We do Internet broadcasting (in English) and have a steady audience in Iran, Syria and Sudan (the largest of these being in Iran). It's early evening right now in all three places, and people there are watching TV from the US. Seems to me that that is a good thing.

  • by cesc (121088) on Saturday May 23, 2009 @01:41PM (#28068001) Homepage

    I don't know about the other four countries but last summer I was in Iran and USA brands were ubiquitous. For example all the restaurants had either Coca Cola or Pepsi which seem to be the locals' favorite drink. "Bottled in Iran with license from Coca Cola" read the cans, in plain English. And they were less than 50c!

    I was clearly on the minority when drinking the local traditional soda, dugh, made with yogurt and mint.

    Some locals take offense if asked about the embargo. It hurts their national feelings. "we've been under embargo for generations and we know how to get around it".

    Friends who hadn't been to Iran for several years missed the old traditional Persian cola brands. Apparently Persicola and Zam Zam tasted much better than the USA brands. But locals didn't remember when the change had happened.

    Similarly local olive and olive oil brands had been replaced with European counterparts. Last news I hear from Iran is that some clerics are getting around the import tariffs and illegally importing cheap Malaysian fruits which are driving local farmers to bankruptcy.

    A few years ago the supreme leader abolished an article in the constitution which prevented the government from privatizing core state services. Now Ahmadinejad is eliminating the subsidies for bread, electricity, and gas.

    Recently the Iranian government sounds more like the Bush neocon administration than a revolutionary socialist one.

    I know that the embargo of Internet services are different to get around from the embargo of physical goods, but many people in Iran already use a VPN and browse with a foreign IP, to get pass the Iranian censorship.

  • Revenue Rules (Score:4, Interesting)

    by nx6310 (1150553) on Saturday May 23, 2009 @01:44PM (#28068019)

    As an individual who currently resides in Syria, I find this simply absurd, but the reason isn't simply Embargoes, it happens to be most embargoed countries do not implement copyright laws pertaining to US (and most non-US) company products. Some might have the spiteful reaction, 'well then they shouldn't be provided any services', while the reason for these companies not getting any copyright rights, is the fact they don't have official representation in these countries for the same reason the embargoes exist, politics.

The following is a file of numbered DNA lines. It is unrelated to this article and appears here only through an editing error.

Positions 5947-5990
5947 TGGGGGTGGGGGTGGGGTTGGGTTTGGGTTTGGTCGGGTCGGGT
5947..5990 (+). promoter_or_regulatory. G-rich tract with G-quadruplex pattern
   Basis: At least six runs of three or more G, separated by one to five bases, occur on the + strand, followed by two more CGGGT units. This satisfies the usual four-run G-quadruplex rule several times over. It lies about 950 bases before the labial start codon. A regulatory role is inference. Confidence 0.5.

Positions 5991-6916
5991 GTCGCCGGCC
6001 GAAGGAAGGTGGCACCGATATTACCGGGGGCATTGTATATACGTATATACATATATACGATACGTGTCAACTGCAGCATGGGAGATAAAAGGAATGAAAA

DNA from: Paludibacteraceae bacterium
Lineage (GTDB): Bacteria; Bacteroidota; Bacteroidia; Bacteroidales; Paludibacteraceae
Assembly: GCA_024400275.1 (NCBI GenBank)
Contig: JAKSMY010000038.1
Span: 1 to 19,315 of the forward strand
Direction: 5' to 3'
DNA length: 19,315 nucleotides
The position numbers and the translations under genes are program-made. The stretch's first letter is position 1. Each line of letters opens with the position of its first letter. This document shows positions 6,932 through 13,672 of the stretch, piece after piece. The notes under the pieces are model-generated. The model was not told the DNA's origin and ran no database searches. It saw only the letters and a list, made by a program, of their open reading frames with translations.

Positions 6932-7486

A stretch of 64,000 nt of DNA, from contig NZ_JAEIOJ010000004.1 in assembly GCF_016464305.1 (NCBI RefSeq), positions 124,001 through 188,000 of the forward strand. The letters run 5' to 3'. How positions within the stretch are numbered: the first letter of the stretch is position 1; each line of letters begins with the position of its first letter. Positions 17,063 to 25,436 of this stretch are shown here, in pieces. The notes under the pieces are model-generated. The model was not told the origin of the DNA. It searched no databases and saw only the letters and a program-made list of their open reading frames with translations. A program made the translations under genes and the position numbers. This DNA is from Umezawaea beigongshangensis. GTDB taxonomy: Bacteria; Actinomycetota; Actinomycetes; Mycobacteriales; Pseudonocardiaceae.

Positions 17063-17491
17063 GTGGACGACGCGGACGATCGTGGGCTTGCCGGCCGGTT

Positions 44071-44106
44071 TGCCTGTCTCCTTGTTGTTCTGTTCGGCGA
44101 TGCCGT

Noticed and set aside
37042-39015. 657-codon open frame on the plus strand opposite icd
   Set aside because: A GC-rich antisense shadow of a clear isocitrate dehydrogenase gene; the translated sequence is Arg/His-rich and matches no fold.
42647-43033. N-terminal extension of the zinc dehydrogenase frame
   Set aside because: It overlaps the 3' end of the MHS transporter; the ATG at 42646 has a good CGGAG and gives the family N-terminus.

This brings us to the main reason some services have been denied to the aforementioned countries, Revenue, now because nationals (and residents) of these countries do not abide by global copyright laws, almost all services provided to these countries are either the free in nature, or in the case of non-online products (e.g Windows XP) piracy is the norm.

    So as some of you mentioned, its all about politics, what we here see, is a sign that the political status of these countries as embargoed countries, won't be changing any time soon. And the reason is simply, Revenue.

  • This isn't the first time the US Trade Embargo has had questionable outcomes.

    Am I the only one who expected a flashback to one of Peter Griffin's past foibles?

  • Idiots (Score:3, Insightful)

    by PPH (736903) on Saturday May 23, 2009 @02:18PM (#28068291)

    The right hand doesn't know what the left hand is doing in our government.

    Letting these countries use IM would seem to be an excellent way for our intelligence services to keep tabs on their communications (assuming they're stupid enough to use a system based in the USA).

    • More specifically, using centralised IM, with the servers located in the USA, means that chats between two Iranians can be intercepted by the NSA with no legal or technical problems.
  • >> US-based Syrian political activist George Ajjan created
    >> a web site promoting democracy in Syria, only to find
    >> GoDaddy blocked anyone inside Syria from seeing it

    Give me a single example when a country became democratic (long term) due to the US "promoting" democracy there. You can't do it. Democracy by definition has to come from the "demos" - the people. For it to stick, democracy has to be the point where society achieves its lowest potential energy state, so to speak.